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Effect of short-acting beta blocker on the cardiac recovery after cardiopulmonary bypass
Journal of Cardiothoracic Surgery volume 6, Article number: 99 (2011)
The objective of this study was to investigate the effect of beta blocker on cardiac recovery and rhythm during cardiac surgeries. Sixty surgical rheumatic heart disease patients were received esmolol 1 mg/kg or the same volume of saline prior to removal of the aortic clamp. The incidence of cardiac automatic re-beat, ventricular fibrillation after reperfusion, the heart rate after steady re-beat, vasoactive drug use during weaning from bypass, the posterior parallel time and total bypass time were decreased by esmolol treatment. In conclusion: Esmolol has a positive effect on the cardiac recovery in cardiopulmonary bypass surgeries.
It has been well documented that early administration of beta-adrenergic antagonist during CPB or within 10 minutes after releasing of aortic clamp contributes to left ventricular function [1, 2]. Also, cardioplegia contained esmolol, an ultra-short acting (9-minute half-life) cardioselective beta blocker , has cardioprotection in animal model and clinical patients [4–7]. However few studies have investigated beta-adrenergic antagonist on the details of the cardiac recovery and rhythm during CPB. In this study, we therefore investigated the effect of esmolol on the cardiac recovery in rheumatic heart surgeries.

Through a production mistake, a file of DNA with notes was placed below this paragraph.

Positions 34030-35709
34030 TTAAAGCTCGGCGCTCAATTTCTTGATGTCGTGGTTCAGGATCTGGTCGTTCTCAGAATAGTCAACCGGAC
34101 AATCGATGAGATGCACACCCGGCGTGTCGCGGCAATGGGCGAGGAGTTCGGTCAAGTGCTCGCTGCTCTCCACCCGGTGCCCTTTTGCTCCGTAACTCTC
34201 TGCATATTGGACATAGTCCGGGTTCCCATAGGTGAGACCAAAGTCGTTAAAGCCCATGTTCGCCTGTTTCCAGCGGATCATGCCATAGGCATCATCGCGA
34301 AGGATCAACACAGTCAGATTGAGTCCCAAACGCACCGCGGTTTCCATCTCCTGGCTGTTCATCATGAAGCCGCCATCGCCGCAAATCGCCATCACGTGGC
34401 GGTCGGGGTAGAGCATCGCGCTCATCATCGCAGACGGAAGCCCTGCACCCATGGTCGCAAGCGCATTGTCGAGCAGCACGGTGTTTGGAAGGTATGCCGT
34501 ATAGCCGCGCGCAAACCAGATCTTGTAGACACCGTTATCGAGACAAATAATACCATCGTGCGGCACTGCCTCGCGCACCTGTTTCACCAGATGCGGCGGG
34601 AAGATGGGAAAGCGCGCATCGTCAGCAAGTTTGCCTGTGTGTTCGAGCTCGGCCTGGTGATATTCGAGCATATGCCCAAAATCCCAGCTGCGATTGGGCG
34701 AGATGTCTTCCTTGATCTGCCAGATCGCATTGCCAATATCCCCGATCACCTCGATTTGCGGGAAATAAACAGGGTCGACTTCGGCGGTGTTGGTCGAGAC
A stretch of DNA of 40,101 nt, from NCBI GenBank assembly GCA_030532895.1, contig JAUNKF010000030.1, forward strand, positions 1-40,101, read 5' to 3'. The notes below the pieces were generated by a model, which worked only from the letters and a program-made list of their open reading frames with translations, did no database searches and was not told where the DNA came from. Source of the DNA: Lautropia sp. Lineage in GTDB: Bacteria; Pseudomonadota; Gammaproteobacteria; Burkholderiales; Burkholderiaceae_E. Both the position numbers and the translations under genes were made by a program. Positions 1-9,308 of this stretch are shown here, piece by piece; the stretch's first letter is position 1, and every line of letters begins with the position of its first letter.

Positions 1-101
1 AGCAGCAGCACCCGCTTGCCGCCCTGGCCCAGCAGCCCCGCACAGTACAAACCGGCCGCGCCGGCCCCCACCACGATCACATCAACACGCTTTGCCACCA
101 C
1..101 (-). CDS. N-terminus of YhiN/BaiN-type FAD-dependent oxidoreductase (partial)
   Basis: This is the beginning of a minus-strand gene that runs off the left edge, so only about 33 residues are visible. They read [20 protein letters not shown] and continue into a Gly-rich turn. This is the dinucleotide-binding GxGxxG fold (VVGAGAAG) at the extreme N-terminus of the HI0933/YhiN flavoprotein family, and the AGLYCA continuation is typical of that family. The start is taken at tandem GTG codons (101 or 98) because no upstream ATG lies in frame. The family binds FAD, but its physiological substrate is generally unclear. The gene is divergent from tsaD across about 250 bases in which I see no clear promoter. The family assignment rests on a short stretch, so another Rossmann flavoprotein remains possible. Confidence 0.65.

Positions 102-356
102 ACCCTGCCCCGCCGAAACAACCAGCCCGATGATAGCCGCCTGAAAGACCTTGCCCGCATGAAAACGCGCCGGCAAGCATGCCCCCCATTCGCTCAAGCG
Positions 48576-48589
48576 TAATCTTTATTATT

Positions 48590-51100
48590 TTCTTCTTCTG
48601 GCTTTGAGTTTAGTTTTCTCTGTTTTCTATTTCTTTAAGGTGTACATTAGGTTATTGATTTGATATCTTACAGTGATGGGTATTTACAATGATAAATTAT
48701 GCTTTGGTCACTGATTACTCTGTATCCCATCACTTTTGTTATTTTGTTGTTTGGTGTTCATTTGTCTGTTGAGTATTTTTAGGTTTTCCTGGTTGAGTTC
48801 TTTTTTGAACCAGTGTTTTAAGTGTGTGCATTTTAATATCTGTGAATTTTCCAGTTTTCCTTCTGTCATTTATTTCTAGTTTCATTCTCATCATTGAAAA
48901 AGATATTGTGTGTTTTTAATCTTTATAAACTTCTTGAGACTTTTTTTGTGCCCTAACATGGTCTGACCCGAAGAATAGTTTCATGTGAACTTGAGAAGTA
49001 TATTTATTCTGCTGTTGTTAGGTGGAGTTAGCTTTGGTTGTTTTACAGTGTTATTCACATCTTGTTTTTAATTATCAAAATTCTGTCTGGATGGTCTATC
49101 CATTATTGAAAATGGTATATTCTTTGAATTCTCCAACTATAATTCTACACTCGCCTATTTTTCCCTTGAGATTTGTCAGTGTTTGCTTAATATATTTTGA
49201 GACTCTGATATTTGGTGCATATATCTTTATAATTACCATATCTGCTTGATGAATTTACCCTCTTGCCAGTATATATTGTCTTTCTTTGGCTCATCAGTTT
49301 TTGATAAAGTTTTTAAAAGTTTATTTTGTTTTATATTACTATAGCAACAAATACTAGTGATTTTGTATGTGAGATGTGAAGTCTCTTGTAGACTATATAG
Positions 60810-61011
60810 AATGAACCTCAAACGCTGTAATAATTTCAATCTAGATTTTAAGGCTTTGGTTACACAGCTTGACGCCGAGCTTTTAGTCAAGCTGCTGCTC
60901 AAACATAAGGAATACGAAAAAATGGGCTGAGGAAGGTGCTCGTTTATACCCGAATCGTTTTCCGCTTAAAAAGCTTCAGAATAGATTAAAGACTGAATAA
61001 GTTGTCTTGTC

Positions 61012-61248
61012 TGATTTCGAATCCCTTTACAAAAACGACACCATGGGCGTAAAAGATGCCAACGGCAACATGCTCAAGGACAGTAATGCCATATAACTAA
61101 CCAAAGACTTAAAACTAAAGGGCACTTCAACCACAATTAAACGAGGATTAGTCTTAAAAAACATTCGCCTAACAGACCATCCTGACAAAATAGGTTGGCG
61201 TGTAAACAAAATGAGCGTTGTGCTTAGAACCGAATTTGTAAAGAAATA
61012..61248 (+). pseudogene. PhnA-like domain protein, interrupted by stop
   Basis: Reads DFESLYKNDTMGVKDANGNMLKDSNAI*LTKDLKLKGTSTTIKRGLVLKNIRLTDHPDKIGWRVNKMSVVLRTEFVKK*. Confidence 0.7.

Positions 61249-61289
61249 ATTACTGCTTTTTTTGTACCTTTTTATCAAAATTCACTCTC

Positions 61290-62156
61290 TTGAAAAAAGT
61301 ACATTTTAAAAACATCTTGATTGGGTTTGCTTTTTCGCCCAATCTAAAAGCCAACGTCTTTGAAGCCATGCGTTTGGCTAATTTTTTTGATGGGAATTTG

The study protocol followed the Declaration of Helsinki and was approved by the Ethics and Research Committee of Nanjing Medical University (Nanjing, P.R. China). The study was performed in a prospective randomized manner after all the patients signed written informed consents.
60 rheumatic heart disease patients undergoing elective single mitral valve replacements were enrolled in our study. Patients were randomly assigned to two groups by a computer program. 30 patients received esmolol (Qilu Pharmacy, China)1 mg/kg prior to removal of the aortic clamp, while 28 received the same volume of saline. 2 patients were excluded because of cardiopericarditis. The cardiac recovery of patients was assessed on the basis of:(1) the heart auto re-beat ratio (the heart beat returns spontaneously without ventricular fibrillation or a temporary pacemaker); (2) the recovery time (time from reperfusion to steady heart beat); (3) the ratio of atrial fibrillation during weaning; (4) Ventricular fibrillation after primary re-beat (5) heart rate after steady re-beat; (6) heart rate 10 minutes after re-beat, and (7) temporary peri-operative pacemaking, (8) vasoactive drug use during weaning from CPB. We also recorded the bypass associated time.
The data were analyzed with the software SPSS 11.0. The quantitative data were expressed as mean ± SD, and the difference was compared using one-factor analysis of variance. The qualitative data were compared with chi-square analysis. Fisher's exact test was used when the minimum expected count was less than five. P < 0.05 was considered to be significant.